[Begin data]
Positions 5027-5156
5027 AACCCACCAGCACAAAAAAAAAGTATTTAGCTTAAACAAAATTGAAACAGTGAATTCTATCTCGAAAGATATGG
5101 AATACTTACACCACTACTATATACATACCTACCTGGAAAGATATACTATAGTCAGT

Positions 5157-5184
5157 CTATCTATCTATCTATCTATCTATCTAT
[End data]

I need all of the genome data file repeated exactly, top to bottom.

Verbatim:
Positions 5027-5156
5027 AACCCACCAGCACAAAAAAAAAGTATTTAGCTTAAACAAAATTGAAACAGTGAATTCTATCTCGAAAGATATGG
5101 AATACTTACACCACTACTATATACATACCTACCTGGAAAGATATACTATAGTCAGT

Positions 5157-5184
5157 CTATCTATCTATCTATCTATCTATCTAT